There’s an uncomfortable allegorical consequence in this perception that one must have experienced trauma to be accepted into a community of outcasts, but the Nightbreed’s reclusive and exclusive nature is well-justified, as Lori’s investigation into Boone’s post-mortem disappearance shows her. Though the Nightbreed share a fascination with blood and are largely atypical in their physicality, they are mostly a society of non-violent citizens to an ancient race known as the Tribes of the Moon, which humanity has systematically sought to eradicate all through its history. The Nightbreed themselves have done nothing to deserve this treatment, but are instead ostracized and mythologized by the simple virtue of being different, and thus have evolved a culture that is insular to their interests and dependent on isolation from the hostile machinations of humankind.

It's interesting, then, that Midian resembles nothing so much as a nightclub, with low lighting and neon glows highlighting the eccentricities of its inhabitants. Clubs are the prototypical venue for queer congregation, providing a safe space for mingling and flirting without fear of being outed or subject to socially condoned correctional violence. The way in which the society of Nightbreed has created its refuge is not dissimilar to communities like San Francisco’s Castro District, which operate under the idea of safety in numbers and freedom from persecution through the establishment of borders and insular culture.

This parallel is only brought home more once Lori and Boone are banished from Midian following Lori’s incursion, and Boone is captured by the police as a suspect to more murders committed by Decker. Boone is held in a small cell and brutalized without hearing or formal charge. The police only recognize that he is different, and so they decide to take it upon themselves to exact violent justice against a man they come to fear for his lack of pulse. This is how institutions, particularly police authorities, have historically treated minority populations, including the gay community, so it serves as open and explicit catharsis once some of Boone’s Nightbreed brethren break him out of his bondage.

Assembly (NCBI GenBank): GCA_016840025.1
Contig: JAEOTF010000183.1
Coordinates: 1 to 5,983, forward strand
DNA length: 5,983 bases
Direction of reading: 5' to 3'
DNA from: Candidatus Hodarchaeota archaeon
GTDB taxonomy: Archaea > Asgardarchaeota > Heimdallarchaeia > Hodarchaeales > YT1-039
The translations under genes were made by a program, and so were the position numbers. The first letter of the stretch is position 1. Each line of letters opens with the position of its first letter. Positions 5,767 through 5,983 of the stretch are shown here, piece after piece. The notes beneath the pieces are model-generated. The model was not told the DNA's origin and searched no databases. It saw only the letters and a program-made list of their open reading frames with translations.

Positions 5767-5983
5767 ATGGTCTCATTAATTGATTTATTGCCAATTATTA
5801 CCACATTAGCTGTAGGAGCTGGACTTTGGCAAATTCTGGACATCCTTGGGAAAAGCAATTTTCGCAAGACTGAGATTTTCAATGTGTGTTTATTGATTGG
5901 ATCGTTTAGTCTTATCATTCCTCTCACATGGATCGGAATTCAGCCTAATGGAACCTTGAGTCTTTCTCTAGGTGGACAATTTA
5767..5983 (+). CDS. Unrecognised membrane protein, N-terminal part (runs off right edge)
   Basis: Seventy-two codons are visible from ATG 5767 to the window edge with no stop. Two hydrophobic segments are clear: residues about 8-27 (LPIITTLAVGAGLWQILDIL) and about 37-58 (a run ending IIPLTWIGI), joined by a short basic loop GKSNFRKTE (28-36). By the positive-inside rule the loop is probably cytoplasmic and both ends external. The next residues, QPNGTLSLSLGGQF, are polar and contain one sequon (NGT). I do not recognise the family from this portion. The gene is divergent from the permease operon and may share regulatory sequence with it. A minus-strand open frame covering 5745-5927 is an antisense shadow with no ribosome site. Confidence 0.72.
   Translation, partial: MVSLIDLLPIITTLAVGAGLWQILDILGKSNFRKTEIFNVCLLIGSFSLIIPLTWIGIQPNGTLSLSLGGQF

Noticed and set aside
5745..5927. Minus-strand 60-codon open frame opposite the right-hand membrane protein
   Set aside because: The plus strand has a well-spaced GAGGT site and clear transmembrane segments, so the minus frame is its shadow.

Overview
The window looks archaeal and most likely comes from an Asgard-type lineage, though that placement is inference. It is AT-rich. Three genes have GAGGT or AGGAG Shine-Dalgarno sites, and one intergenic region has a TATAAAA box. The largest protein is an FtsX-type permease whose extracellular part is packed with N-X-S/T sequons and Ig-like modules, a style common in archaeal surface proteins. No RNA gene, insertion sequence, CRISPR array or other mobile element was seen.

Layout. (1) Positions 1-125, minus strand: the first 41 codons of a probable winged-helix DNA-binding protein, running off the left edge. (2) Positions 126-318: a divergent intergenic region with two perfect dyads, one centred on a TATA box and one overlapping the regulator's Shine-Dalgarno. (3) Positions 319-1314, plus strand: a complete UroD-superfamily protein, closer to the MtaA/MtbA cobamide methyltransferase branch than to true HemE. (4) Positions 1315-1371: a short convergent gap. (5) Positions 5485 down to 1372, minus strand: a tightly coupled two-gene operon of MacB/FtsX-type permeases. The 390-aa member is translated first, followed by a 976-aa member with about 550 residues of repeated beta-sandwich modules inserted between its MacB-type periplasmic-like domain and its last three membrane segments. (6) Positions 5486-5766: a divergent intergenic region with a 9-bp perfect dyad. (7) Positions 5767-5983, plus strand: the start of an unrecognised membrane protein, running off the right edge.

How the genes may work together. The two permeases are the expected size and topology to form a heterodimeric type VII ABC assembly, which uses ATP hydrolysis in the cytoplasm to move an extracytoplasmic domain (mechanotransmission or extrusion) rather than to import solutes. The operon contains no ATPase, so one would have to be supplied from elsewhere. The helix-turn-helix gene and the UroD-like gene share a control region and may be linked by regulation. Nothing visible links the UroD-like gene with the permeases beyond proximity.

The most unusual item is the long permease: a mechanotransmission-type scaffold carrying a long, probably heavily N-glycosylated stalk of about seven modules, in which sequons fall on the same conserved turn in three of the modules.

This leads Decker and the violent police force to mount a militia of gun-fetishists (whom it’s probably safe to assume vote Republican) in order to lay siege to Midian, and Boone's return reveals him to be a prophesized chosen one destined to lead the Nightbreed out of their ostracism and into the world at large once more. The third act action blowout of this monster movie is effectively a ragtag gang of queer-coded deviant heroes fighting for their lives against the human institutions of police, weaponry, pseudoscience, and order through conformity, with Decker, the human manifestation of prejudice and violence born from hypocrisy and self-hatred, acting as the main antagonist to Boone as a literal messiah. Allegory doesn’t get much blunter than that.

Some of Nightbreed’s climactic moments are somewhat undercut by set-ups for a sequel that would never come to pass and a resolution to Boone and Lori’s relationship conflict that feels forced given Lori’s sole function as an audience point-of-view character, but taking the film as a whole it’s hard to deny that it’s easily read as an allegory for queer liberation, perhaps aspirational when Clive Barker made the film but probably more timeless than even Barker knew, given how queer rights only ever seem to be won in fits and starts with inevitable caveats, stipulations, and backsliding. Barker appears to have found refuge from his own persecution in the world of monsters, which makes a certain amount of sense. After all, if the world is content to treat you as a monster, what’s the harm in romanticizing the prospect of becoming one?

If you have suggestions for genre films that deserve a queer examination, lay them out in the comments below or tweet at @LeighMonsonPBF.